This was a preliminary issues hearing relating to a main contract dated 30 June 2002, whereby Kier (Whitehall Place) Ltd (“Whitehall”) engaged Kier Build Ltd (“Build”) to design and construct commercial office premises at Whitehall Place, London. The contract incorporated the JCT Standard Form of Building Contract with Contractor’s Design (1998).

The main contract works required the demolition of much of the existing buildings on site, however certain facades were to remain. By subcontract dated 27 March 2003, Build appointed the claimant, John F Hunt Demolition Ltd, to carry out the requisite demolition work. Hunt, in turn, appointed the defendant, ASME Engineering Ltd to construct a temporary steel structure to support the existing facades during the course of the demolition works.

Unfortunately, the facades caught fire as ASME was carrying out the temporary steel work construction. Whitehall and Build jointly claimed against Hunt, which Hunt settled for £152,500. Of that sum, it was found that £108,987.12 related to losses suffered by Whitehall due to having to reinstate the retained facades. Whitehall could not recover these losses from Build under the main contract and therefore Build could not pass the losses on to Hunt. In addition, joint insurance for fire damage was in place, which meant that the contractual chain of liability had been broken in that regard. Although there was no contractual liability between Hunt and Whitehall, Hunt believed it had a liability to Whitehall in tort. The remaining £43,512.88 related to Build’s losses as a consequence of the fire, which Build was entitled to pass on to Hunt under the subcontract.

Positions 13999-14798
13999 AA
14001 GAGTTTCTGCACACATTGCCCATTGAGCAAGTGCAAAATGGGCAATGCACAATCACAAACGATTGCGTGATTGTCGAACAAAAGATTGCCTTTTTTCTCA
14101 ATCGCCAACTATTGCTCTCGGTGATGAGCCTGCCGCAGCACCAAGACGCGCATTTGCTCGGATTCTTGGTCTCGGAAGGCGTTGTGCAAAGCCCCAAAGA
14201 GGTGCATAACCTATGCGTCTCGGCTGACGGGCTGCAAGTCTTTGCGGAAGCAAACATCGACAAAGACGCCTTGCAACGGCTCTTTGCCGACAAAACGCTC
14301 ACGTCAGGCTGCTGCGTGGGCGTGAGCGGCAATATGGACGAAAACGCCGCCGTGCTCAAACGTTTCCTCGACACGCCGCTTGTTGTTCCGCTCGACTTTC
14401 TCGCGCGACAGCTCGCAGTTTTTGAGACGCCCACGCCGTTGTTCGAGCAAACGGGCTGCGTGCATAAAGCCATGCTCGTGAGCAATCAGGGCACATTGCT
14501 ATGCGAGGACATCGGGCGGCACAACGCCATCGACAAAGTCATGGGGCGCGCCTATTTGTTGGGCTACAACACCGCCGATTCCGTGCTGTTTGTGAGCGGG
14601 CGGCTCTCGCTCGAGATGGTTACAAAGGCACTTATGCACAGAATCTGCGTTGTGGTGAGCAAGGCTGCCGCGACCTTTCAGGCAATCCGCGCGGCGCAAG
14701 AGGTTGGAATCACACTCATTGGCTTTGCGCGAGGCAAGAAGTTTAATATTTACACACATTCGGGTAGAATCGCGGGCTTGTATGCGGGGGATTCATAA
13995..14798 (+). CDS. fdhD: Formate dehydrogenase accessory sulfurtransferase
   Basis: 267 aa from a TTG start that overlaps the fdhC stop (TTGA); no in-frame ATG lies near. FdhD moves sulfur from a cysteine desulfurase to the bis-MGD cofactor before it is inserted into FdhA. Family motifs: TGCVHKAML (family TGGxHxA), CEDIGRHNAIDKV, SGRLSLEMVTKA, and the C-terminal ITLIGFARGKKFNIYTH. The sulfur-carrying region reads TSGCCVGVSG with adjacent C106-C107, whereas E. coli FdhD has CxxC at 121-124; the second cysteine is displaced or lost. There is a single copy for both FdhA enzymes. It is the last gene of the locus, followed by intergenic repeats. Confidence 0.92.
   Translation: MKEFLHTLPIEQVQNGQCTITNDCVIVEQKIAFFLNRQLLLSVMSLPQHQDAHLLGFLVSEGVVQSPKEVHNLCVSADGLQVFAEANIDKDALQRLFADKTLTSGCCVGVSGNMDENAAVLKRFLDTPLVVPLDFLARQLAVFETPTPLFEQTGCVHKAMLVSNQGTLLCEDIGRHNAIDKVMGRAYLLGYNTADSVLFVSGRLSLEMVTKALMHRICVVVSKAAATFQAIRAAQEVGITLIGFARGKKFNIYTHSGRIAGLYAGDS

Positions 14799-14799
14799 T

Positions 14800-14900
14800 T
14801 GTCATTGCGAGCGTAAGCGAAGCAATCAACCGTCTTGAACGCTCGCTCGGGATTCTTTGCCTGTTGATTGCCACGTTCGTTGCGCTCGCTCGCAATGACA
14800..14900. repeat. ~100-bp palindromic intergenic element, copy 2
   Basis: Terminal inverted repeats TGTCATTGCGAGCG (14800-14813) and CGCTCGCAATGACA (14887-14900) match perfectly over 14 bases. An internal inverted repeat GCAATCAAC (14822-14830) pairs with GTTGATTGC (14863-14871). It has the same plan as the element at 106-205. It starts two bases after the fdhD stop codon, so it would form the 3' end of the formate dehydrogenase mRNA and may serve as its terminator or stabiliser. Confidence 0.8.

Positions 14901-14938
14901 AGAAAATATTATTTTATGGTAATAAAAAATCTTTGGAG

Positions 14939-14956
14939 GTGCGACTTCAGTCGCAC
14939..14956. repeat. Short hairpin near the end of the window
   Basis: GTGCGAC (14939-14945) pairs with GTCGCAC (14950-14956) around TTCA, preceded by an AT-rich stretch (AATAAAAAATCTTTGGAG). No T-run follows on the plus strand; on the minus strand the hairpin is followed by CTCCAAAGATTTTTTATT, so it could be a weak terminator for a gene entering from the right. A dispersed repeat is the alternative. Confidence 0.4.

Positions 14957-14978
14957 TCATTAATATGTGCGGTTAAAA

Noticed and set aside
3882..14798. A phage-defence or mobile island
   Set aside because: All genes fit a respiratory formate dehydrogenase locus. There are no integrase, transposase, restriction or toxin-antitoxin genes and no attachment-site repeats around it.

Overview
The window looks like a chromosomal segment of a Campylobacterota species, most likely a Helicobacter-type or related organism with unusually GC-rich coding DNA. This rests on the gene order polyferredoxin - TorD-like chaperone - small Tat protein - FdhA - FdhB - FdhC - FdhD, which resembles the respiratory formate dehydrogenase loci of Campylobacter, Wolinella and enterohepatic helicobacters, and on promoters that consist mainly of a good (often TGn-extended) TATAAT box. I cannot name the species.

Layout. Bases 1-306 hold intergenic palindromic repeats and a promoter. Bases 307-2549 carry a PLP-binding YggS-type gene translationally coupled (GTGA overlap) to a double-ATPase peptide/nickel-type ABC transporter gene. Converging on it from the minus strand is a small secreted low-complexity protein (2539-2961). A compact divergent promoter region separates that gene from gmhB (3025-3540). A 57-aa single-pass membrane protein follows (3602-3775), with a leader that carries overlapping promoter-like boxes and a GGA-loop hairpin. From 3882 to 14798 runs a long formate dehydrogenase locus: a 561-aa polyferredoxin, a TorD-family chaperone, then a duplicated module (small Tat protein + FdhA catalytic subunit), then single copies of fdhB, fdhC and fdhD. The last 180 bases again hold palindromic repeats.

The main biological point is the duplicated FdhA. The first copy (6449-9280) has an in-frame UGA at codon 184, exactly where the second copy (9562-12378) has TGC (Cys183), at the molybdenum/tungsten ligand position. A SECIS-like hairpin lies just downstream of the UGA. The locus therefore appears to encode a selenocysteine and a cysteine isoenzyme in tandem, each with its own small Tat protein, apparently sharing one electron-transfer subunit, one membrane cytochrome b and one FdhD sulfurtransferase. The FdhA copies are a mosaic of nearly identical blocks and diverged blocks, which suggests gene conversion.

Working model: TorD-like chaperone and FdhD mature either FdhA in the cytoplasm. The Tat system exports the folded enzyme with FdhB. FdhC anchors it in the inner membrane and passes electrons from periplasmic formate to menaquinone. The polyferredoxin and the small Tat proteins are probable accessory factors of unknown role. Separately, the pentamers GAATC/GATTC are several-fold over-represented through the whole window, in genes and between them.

Hunt claimed the £152,500 paid the Whitehall and Build from ASME. ASME argued that whilst Hunt was liable to Build, it was not liable to Whitehall in tort. Further, ASME contended that Hunt’s maximum liability was £43,512.88 and accordingly, Hunt’s settlement figure was unreasonable and did not reflect the true measure of loss.

Two main issues arose at trial. The first was whether Hunt owed a duty of care in tort to Whitehall. The second was if the settlement was unreasonable, could Hunt claim a hypothetical amount representing what a reasonable settlement would have been, or did the settlement become irrelevant.